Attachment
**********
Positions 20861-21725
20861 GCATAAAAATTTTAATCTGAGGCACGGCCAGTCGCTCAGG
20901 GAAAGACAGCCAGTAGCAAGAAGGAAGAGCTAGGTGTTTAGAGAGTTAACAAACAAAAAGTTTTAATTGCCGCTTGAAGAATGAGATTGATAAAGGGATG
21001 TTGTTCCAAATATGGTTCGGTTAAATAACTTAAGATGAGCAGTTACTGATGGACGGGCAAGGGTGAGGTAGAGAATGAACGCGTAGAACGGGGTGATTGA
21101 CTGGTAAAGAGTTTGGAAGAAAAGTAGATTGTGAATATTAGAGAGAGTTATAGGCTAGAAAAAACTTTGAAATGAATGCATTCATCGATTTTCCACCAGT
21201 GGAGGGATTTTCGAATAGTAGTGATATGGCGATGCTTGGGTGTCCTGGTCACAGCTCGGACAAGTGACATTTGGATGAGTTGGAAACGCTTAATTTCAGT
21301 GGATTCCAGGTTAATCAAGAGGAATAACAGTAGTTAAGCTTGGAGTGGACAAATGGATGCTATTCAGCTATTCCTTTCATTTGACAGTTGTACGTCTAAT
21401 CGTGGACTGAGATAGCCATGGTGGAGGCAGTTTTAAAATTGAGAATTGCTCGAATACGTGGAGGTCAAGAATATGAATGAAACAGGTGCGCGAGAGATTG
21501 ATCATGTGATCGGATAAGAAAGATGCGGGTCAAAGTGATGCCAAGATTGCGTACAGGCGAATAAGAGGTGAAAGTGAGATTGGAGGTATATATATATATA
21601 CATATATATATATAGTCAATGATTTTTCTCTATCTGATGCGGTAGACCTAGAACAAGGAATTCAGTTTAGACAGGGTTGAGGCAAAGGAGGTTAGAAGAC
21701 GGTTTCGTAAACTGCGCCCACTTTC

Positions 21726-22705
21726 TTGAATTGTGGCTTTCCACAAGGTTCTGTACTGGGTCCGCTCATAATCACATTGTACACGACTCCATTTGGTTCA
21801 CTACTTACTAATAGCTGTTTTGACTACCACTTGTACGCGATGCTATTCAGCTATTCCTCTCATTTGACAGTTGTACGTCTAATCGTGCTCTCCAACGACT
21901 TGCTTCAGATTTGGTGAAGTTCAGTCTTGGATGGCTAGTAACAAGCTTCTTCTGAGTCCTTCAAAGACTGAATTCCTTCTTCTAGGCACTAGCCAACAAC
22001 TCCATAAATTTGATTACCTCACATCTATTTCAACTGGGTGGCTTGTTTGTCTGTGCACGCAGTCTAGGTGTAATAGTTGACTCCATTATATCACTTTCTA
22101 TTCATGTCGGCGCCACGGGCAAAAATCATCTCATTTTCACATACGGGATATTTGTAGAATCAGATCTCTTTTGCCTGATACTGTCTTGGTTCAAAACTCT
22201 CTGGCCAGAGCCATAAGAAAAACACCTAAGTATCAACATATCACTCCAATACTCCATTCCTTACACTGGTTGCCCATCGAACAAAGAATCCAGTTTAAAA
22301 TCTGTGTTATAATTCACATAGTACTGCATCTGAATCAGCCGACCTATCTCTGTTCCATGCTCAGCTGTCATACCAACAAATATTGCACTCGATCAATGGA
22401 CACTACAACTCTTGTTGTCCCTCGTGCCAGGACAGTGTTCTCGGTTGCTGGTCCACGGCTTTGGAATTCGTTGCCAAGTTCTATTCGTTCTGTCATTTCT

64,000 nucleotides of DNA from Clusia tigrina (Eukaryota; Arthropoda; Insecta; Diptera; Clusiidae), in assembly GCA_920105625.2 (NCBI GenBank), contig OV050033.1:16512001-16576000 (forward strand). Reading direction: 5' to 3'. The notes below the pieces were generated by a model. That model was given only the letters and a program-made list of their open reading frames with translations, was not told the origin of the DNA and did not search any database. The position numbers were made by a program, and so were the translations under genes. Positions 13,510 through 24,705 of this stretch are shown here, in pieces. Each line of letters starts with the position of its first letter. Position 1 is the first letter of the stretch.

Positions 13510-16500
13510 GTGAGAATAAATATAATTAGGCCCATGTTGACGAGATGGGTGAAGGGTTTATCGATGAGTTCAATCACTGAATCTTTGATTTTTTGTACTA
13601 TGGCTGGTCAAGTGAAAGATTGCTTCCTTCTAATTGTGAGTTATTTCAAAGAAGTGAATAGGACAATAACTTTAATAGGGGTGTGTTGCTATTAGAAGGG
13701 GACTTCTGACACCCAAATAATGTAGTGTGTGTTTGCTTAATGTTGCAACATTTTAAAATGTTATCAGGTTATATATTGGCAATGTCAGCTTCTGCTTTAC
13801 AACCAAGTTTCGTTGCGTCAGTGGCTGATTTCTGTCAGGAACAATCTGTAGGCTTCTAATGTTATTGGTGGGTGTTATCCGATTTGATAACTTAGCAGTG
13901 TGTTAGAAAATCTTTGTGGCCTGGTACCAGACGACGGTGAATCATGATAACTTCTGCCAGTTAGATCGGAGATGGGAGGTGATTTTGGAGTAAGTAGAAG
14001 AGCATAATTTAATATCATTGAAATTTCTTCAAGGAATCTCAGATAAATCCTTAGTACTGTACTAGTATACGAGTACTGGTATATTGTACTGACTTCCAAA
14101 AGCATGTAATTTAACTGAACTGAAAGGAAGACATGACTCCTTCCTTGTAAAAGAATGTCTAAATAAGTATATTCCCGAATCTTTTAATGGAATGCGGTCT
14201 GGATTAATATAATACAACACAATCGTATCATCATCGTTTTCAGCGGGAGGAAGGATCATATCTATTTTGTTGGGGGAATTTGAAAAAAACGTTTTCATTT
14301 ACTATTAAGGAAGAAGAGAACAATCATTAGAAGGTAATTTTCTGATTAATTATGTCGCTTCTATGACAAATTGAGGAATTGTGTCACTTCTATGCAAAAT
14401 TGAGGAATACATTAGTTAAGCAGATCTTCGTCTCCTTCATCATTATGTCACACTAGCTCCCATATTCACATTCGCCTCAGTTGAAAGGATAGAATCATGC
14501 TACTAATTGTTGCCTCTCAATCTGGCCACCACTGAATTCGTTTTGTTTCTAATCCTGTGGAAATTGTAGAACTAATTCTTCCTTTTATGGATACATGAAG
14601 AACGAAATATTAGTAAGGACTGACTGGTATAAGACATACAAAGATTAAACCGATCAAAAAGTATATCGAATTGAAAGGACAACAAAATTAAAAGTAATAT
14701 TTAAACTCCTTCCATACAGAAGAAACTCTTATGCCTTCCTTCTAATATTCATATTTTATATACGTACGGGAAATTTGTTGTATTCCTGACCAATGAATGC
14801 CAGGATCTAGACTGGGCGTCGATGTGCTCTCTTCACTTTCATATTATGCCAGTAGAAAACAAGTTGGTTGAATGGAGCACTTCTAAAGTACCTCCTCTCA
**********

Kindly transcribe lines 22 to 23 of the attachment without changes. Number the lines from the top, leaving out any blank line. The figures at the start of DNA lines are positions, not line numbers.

Positions 13510-16500
13510 GTGAGAATAAATATAATTAGGCCCATGTTGACGAGATGGGTGAAGGGTTTATCGATGAGTTCAATCACTGAATCTTTGATTTTTTGTACTA